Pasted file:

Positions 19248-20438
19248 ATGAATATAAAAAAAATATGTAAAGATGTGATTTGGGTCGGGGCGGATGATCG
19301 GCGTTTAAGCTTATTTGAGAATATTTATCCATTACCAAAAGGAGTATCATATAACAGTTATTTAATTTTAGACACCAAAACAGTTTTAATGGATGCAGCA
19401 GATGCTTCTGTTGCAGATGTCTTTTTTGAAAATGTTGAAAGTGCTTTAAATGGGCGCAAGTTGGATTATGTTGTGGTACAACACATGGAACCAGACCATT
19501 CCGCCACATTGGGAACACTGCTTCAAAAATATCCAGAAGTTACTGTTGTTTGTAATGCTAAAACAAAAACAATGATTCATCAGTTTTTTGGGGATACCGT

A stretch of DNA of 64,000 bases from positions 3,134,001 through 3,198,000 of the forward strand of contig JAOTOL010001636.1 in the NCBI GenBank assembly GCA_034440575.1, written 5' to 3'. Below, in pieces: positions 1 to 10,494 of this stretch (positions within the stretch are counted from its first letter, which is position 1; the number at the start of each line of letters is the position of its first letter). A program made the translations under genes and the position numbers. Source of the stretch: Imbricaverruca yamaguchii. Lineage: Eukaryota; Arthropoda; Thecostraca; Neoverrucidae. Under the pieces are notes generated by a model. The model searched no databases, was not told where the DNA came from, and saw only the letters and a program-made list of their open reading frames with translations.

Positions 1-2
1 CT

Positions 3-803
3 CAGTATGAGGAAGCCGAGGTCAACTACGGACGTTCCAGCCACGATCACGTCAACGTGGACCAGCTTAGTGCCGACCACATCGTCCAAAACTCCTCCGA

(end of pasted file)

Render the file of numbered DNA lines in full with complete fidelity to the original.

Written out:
Positions 19248-20438
19248 ATGAATATAAAAAAAATATGTAAAGATGTGATTTGGGTCGGGGCGGATGATCG
19301 GCGTTTAAGCTTATTTGAGAATATTTATCCATTACCAAAAGGAGTATCATATAACAGTTATTTAATTTTAGACACCAAAACAGTTTTAATGGATGCAGCA
19401 GATGCTTCTGTTGCAGATGTCTTTTTTGAAAATGTTGAAAGTGCTTTAAATGGGCGCAAGTTGGATTATGTTGTGGTACAACACATGGAACCAGACCATT
19501 CCGCCACATTGGGAACACTGCTTCAAAAATATCCAGAAGTTACTGTTGTTTGTAATGCTAAAACAAAAACAATGATTCATCAGTTTTTTGGGGATACCGT

A stretch of DNA of 64,000 bases from positions 3,134,001 through 3,198,000 of the forward strand of contig JAOTOL010001636.1 in the NCBI GenBank assembly GCA_034440575.1, written 5' to 3'. Below, in pieces: positions 1 to 10,494 of this stretch (positions within the stretch are counted from its first letter, which is position 1; the number at the start of each line of letters is the position of its first letter). A program made the translations under genes and the position numbers. Source of the stretch: Imbricaverruca yamaguchii. Lineage: Eukaryota; Arthropoda; Thecostraca; Neoverrucidae. Under the pieces are notes generated by a model. The model searched no databases, was not told where the DNA came from, and saw only the letters and a program-made list of their open reading frames with translations.

Positions 1-2
1 CT

Positions 3-803
3 CAGTATGAGGAAGCCGAGGTCAACTACGGACGTTCCAGCCACGATCACGTCAACGTGGACCAGCTTAGTGCCGACCACATCGTCCAAAACTCCTCCGA